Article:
For Heat, it's one round down, three to go

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For Heat, it's one round down, three to go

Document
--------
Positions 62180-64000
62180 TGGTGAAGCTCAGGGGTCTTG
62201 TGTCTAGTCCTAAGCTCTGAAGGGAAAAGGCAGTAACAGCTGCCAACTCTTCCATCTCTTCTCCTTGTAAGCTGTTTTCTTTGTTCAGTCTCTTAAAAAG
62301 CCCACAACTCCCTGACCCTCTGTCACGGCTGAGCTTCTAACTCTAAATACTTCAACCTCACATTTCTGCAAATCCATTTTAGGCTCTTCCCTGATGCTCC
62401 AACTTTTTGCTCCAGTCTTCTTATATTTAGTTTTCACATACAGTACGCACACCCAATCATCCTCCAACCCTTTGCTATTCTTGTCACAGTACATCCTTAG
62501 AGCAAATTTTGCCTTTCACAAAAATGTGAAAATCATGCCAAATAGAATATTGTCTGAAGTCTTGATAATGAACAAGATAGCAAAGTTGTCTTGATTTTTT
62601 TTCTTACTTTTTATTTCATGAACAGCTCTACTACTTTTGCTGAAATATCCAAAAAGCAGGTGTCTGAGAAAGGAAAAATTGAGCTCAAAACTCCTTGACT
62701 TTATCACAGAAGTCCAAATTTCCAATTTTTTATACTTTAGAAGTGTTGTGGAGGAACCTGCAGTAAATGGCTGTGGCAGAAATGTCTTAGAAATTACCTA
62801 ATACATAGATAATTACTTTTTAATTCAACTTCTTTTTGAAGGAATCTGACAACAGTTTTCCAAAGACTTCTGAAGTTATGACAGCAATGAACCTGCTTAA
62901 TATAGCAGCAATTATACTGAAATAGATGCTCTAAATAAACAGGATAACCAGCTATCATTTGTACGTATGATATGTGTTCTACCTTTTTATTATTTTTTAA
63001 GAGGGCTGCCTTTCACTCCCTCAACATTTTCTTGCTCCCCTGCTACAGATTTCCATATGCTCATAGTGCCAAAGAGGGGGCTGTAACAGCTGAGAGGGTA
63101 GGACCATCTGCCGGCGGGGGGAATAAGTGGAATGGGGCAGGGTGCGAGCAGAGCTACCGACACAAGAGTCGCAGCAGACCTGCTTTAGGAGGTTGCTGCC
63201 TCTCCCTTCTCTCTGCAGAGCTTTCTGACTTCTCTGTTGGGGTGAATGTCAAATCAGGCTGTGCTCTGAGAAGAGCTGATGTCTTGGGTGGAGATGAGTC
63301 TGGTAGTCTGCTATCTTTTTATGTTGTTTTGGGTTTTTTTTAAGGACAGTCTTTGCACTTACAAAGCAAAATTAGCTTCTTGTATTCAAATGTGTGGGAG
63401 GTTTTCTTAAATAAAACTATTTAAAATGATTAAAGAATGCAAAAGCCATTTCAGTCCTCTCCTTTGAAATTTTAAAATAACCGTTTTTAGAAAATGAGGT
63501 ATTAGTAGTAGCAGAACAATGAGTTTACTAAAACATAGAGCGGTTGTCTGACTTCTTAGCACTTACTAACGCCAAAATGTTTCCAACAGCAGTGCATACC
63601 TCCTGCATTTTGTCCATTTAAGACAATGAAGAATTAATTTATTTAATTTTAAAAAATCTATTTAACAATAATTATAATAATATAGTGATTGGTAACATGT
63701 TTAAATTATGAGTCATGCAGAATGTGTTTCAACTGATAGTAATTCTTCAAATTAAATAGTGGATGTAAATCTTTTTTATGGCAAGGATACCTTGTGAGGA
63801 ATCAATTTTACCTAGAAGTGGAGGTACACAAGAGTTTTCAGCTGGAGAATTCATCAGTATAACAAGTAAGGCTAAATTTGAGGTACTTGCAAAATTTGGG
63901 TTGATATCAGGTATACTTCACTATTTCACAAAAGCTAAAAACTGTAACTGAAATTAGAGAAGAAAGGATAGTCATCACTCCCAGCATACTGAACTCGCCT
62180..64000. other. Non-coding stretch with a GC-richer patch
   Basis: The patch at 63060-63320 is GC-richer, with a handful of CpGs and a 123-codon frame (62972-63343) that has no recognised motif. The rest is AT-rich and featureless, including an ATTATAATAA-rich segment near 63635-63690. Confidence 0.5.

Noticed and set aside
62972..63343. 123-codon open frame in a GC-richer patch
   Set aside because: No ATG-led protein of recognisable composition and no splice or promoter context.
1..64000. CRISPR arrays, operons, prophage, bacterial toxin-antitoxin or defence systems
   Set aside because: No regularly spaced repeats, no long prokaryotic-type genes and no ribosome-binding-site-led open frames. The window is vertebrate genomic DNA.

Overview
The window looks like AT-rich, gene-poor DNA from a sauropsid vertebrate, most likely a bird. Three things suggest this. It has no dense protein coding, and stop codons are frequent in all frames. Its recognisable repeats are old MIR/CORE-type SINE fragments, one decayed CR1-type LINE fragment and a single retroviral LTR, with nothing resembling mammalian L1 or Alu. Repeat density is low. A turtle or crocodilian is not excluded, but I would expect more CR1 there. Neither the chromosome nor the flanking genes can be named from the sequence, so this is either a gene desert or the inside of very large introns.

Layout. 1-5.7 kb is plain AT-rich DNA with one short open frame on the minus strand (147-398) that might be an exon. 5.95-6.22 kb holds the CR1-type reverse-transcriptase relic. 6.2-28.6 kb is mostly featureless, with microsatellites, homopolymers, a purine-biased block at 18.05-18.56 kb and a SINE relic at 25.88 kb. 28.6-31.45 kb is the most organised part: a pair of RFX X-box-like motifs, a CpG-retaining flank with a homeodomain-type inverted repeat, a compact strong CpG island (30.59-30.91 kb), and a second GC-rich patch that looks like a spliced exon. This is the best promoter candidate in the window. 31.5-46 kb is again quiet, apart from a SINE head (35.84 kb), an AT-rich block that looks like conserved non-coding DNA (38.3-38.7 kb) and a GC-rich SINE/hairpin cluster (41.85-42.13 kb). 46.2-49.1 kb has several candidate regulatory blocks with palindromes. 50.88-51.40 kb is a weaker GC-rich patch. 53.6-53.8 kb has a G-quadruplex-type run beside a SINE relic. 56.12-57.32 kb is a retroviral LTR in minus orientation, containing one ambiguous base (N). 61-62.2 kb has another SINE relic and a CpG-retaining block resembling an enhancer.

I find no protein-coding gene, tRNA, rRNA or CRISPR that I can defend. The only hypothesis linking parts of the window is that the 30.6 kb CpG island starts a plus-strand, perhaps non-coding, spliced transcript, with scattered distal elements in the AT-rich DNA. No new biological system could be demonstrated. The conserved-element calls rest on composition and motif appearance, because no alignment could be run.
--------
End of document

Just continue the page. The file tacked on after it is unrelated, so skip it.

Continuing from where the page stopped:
From Comcast SportsNet